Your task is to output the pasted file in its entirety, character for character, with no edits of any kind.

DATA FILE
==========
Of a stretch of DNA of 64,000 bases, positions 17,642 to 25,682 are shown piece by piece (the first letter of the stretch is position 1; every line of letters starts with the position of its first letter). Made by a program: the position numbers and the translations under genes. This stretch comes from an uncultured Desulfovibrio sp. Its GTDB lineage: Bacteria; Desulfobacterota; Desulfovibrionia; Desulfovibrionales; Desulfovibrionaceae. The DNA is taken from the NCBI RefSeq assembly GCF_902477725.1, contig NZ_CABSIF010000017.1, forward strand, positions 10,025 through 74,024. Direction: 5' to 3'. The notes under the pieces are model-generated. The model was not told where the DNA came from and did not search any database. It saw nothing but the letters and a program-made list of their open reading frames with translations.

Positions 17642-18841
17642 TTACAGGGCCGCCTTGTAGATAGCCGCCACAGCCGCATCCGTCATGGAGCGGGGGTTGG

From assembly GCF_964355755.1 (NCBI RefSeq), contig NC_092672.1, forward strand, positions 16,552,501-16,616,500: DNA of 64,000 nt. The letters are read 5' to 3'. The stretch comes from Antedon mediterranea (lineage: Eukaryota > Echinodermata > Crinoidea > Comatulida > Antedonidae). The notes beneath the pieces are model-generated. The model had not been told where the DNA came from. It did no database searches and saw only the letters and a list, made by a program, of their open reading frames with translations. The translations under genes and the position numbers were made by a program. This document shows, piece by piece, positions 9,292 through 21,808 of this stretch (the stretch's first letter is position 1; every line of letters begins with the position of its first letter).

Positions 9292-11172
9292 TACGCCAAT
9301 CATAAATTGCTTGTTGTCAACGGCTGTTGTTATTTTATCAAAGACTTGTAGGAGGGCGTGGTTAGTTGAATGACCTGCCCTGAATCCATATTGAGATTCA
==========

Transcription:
Of a stretch of DNA of 64,000 bases, positions 17,642 to 25,682 are shown piece by piece (the first letter of the stretch is position 1; every line of letters starts with the position of its first letter). Made by a program: the position numbers and the translations under genes. This stretch comes from an uncultured Desulfovibrio sp. Its GTDB lineage: Bacteria; Desulfobacterota; Desulfovibrionia; Desulfovibrionales; Desulfovibrionaceae. The DNA is taken from the NCBI RefSeq assembly GCF_902477725.1, contig NZ_CABSIF010000017.1, forward strand, positions 10,025 through 74,024. Direction: 5' to 3'. The notes under the pieces are model-generated. The model was not told where the DNA came from and did not search any database. It saw nothing but the letters and a program-made list of their open reading frames with translations.

Positions 17642-18841
17642 TTACAGGGCCGCCTTGTAGATAGCCGCCACAGCCGCATCCGTCATGGAGCGGGGGTTGG

From assembly GCF_964355755.1 (NCBI RefSeq), contig NC_092672.1, forward strand, positions 16,552,501-16,616,500: DNA of 64,000 nt. The letters are read 5' to 3'. The stretch comes from Antedon mediterranea (lineage: Eukaryota > Echinodermata > Crinoidea > Comatulida > Antedonidae). The notes beneath the pieces are model-generated. The model had not been told where the DNA came from. It did no database searches and saw only the letters and a list, made by a program, of their open reading frames with translations. The translations under genes and the position numbers were made by a program. This document shows, piece by piece, positions 9,292 through 21,808 of this stretch (the stretch's first letter is position 1; every line of letters begins with the position of its first letter).

Positions 9292-11172
9292 TACGCCAAT
9301 CATAAATTGCTTGTTGTCAACGGCTGTTGTTATTTTATCAAAGACTTGTAGGAGGGCGTGGTTAGTTGAATGACCTGCCCTGAATCCATATTGAGATTCA